With seven weeks to go until the race, the new organizers of the Baltimore Grand Prix announced several sponsors at a promotional event Monday that launched their first marketing campaign.
Sunoco, Dr Pepper and Giant Food were announced as the first sponsors of the second running of the Baltimore Grand Prix, which is scheduled for Labor Day weekend in downtown Baltimore. Organizers declined to disclose dollar figures, but said the multi-year cash sponsorships were "significant."
"This market does command higher rates than other markets," said John Lopez, president of Andretti Sports Marketing.
J.P. Grant, the Columbia-based financier heading Race On LLC, which has a five-year contract to put on the city's IndyCar race, said Giant will place Grand Prix promotional displays at its area grocery stores.
Under the deal, "Dr Pepper Ten" will be named the official soft drink of the Grand Prix; Sunoco will be the official fuel partner and Giant will be the official grocery store.
Grant said he expected to announce additional sponsorships soon. But the race organizers have said they do not expect to land a "title sponsor," which could bring in more than $1 million for an event. They also have said they are prepared to lose money on this year's race but pledged that no vendor or taxpayer would go unpaid.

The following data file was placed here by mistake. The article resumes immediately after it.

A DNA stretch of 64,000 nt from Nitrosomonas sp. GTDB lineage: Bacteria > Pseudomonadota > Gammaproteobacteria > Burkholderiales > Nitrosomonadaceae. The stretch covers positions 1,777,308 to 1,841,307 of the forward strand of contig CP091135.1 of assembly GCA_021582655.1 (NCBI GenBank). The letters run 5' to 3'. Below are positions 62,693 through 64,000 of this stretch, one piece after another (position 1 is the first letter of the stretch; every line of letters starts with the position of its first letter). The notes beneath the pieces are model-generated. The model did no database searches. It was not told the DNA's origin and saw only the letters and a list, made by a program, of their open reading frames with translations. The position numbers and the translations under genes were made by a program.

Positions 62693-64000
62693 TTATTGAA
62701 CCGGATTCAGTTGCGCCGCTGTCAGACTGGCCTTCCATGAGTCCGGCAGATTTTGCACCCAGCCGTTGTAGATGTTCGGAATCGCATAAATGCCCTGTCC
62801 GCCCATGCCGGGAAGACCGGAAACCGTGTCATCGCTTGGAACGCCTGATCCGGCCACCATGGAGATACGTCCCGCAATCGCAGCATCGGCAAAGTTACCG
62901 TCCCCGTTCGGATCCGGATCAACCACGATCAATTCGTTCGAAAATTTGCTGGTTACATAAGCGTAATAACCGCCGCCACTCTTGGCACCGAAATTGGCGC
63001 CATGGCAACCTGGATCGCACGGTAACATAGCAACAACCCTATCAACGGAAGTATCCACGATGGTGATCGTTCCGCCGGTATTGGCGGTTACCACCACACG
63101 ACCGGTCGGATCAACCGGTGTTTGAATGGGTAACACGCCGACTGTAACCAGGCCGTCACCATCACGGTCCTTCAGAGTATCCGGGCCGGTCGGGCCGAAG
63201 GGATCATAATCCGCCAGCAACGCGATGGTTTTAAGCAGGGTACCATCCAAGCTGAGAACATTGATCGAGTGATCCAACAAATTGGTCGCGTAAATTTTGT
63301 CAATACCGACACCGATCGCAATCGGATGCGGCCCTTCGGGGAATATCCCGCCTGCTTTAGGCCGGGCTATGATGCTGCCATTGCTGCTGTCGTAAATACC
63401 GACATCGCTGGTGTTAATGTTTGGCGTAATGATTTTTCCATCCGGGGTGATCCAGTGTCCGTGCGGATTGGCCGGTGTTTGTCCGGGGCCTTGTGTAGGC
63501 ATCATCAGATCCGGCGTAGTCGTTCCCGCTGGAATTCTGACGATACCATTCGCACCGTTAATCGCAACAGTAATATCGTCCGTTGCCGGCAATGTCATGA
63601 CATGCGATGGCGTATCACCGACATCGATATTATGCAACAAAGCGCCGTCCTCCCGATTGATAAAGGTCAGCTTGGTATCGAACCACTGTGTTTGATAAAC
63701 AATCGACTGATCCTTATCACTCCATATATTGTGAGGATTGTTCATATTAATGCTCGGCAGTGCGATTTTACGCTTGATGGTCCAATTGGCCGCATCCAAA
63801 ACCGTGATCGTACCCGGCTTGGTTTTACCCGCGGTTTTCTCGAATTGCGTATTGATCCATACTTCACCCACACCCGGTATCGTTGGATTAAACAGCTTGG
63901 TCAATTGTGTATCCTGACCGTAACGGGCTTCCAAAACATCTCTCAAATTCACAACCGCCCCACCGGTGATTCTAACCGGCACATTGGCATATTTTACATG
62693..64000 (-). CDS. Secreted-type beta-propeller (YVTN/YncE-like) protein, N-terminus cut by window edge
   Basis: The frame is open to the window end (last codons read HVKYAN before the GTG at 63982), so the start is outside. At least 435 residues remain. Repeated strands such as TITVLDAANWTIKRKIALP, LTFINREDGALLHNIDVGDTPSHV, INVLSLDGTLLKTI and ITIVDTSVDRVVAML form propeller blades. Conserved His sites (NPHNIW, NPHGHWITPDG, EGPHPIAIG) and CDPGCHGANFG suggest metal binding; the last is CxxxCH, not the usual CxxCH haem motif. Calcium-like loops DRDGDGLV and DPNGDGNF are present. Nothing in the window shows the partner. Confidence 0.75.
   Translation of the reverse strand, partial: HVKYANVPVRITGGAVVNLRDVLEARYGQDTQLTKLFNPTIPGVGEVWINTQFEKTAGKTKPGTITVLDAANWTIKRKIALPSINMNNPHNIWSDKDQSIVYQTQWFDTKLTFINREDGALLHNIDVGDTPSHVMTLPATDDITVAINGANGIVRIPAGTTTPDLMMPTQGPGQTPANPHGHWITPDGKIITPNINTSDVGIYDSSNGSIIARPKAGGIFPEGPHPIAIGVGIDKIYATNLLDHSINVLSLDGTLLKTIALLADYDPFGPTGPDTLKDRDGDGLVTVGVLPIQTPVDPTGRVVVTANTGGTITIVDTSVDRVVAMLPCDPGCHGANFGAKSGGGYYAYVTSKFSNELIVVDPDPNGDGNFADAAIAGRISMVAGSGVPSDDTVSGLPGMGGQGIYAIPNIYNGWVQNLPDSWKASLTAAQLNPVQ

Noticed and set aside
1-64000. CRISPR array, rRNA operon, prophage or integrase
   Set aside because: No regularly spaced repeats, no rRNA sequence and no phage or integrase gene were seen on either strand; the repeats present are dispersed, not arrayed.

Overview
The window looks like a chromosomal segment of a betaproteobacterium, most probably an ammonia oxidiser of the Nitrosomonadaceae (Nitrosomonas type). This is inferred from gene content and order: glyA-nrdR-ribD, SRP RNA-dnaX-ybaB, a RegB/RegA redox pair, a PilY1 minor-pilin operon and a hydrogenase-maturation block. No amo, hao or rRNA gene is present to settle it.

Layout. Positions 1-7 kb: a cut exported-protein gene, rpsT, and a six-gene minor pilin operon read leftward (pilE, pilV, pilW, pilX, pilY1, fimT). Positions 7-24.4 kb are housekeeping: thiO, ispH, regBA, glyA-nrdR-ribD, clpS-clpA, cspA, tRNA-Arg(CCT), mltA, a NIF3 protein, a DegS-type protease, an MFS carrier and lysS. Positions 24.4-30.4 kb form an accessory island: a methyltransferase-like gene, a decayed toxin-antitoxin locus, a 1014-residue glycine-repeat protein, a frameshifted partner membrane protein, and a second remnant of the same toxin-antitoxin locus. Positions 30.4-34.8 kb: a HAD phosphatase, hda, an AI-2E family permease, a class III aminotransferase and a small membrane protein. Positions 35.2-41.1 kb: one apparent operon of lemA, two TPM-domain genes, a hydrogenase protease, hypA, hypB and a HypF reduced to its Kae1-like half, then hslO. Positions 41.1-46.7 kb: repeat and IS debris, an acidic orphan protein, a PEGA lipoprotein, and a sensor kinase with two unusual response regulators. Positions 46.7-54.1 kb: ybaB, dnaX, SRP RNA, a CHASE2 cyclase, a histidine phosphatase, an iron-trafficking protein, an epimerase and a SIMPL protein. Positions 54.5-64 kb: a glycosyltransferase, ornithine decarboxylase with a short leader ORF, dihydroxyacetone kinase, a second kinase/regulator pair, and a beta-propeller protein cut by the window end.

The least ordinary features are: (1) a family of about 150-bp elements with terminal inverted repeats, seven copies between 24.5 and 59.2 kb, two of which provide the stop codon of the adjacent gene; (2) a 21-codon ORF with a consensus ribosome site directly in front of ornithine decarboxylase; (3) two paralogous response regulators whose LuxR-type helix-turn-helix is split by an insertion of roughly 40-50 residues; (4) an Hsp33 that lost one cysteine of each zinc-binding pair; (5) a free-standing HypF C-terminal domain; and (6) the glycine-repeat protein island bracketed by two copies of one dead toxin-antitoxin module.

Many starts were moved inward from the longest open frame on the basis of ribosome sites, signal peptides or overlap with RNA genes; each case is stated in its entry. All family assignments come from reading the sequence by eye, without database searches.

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The three sponsors were announced as professional drivers Ryan Hunter-Reay and Tommy Milner spoke about racing in Baltimore. Milner said he got "an overwhelming response" from friends who watched the race last year.
Timothy A. Mayer, general manager of the race, also announced ticket packages for the event. They range from $5 tickets for children to VIP seating packages for 10 for $8,950. Mayer has acknowledged that last year's organizers got an earlier start on sales, pitching tickets in December as holiday gifts. But he said the vast majority of tickets to an IndyCar race are sold within six weeks of the event.
The city terminated its contract with the group that put on last year's inaugural race, Baltimore Racing Development, after it failed to pay millions of dollars to vendors, the city and the state. Grant has pledged that there is "zero" chance of such a financial disaster happening again.
Race On is headed by two local businessmen: Grant, who is CEO of Grant Capital Management and a supporter of Mayor Stephanie Rawlings-Blake; and construction contractor Greg O'Neill. Their company has hired racing champion Michael Andretti's sports marketing group to organize the event.
Race On is the third group to head Baltimore's Grand Prix. After city officials canceled the contract with Baltimore Racing Development, they handed control of the event to Downforce Racing in February. But that group dissolved without making progress.